1865, that the hadith literature contains more authenticmaterial than fabricated events.
Another orientalist who worked on the authenticity of the hadithliterature is William
Muir (1819-1905). In the introduction to The Life of Mahomet, he proposed anumber
of criteria to establish the authenticity of hadiths, thereby giving the first examples of
theorientalist effort to establish a chronology for them. According to Muir, although
narrators oftenmade distortions in hadith texts, the hadith literature largely contains
historical facts. Finally, the lastname in the pre-Goldziher era that should be
mentioned is that of Reinhart Dozy (1820-1883) withhis Het Islamisme (1863).
Influenced by both Sprenger and Muir, Dozy argued that about half of thehadiths in
al-Bukhari were authentic. For him, the fact that the writing of the hadiths occurred in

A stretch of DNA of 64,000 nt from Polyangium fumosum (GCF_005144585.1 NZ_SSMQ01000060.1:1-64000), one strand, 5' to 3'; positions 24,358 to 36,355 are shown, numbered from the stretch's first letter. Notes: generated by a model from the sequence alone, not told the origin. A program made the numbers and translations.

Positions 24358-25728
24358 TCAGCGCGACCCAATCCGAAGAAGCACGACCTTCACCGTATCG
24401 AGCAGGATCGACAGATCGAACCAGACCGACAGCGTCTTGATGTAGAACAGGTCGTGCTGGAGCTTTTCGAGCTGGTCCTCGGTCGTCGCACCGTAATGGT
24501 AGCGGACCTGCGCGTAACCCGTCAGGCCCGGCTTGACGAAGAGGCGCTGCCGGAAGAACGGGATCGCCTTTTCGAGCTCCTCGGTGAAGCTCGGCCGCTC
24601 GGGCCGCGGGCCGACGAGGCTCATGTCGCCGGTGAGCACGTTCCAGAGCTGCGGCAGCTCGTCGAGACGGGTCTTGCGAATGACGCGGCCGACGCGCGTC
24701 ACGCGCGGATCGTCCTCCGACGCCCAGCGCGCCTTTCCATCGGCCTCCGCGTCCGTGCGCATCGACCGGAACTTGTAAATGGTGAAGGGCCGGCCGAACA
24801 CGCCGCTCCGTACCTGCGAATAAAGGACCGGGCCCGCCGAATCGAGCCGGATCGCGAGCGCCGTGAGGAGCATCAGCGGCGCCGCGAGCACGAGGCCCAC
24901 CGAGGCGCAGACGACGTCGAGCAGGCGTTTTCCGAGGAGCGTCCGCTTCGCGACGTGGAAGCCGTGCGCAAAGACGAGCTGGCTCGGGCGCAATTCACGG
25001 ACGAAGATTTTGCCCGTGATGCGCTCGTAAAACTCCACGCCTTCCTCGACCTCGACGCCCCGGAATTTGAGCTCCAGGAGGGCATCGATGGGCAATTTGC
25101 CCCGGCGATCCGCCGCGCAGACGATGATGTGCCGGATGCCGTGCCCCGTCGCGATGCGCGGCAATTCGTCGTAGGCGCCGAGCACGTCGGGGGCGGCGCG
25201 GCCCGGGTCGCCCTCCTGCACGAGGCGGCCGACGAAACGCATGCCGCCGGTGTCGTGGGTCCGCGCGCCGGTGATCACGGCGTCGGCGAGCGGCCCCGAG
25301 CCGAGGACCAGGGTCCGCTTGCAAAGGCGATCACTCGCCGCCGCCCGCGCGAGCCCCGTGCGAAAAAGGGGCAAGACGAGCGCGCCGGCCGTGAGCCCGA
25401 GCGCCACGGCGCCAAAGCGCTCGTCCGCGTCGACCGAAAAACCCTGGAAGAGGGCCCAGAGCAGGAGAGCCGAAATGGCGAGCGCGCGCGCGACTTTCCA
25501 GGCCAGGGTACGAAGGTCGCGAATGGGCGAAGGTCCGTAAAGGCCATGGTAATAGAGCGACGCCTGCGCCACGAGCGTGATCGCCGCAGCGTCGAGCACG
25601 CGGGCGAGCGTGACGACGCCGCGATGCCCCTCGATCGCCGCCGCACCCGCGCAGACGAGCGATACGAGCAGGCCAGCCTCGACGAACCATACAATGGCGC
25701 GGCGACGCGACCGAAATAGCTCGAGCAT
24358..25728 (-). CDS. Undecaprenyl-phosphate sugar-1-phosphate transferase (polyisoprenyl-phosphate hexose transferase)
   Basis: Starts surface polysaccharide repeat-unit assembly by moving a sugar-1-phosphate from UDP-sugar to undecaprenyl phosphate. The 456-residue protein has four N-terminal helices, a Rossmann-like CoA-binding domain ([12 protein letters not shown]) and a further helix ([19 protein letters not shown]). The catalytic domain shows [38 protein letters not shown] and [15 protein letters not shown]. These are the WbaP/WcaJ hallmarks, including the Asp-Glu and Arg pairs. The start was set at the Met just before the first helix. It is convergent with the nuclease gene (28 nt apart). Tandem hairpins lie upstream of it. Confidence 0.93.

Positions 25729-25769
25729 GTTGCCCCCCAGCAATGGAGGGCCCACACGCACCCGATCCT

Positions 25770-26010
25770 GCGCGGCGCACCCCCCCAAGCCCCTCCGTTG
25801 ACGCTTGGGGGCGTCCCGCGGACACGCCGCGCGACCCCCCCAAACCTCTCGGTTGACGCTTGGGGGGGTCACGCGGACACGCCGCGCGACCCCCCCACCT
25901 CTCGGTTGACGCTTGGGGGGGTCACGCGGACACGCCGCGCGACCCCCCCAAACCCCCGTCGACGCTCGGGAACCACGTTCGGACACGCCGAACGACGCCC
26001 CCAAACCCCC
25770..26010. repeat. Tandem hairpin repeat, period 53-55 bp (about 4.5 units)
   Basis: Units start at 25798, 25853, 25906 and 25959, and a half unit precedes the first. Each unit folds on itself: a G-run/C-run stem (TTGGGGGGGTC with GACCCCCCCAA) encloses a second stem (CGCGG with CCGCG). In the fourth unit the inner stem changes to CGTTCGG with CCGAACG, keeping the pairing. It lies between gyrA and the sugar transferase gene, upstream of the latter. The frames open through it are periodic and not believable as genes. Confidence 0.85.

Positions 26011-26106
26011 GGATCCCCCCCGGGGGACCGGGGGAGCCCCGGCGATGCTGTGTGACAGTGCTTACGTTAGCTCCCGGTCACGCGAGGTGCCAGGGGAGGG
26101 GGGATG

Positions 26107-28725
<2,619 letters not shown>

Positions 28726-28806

thesecond century after the Hijrah was the reason why many fictitious hadiths to be
included in theliterature. His work, which also involves the claim that the
revelations were epileptic crises,"generated negative reactions from all circles of
society for insulting religious values" (Hatiboglu,"Osmanli Aydinlarinca Dozy'nin
Tarih-i Islamiyyet' ine Yoneltilen Tenkitler [Criticism Directed toDozy's History of
Islam by the Ottoman Intellectuals], p. 202).Ignaz Goldziher, a prominent figure who
is referred to by every orientalist working on the hadiths,was also skeptical about the
hadith literature, but disagreed with Dozy on his view that at least halfof the hadiths in
al-Bukhari should be considered as authentic. Revealing his overall distrust of
thehadith literature, he claimed that the great majority of the hadiths were products of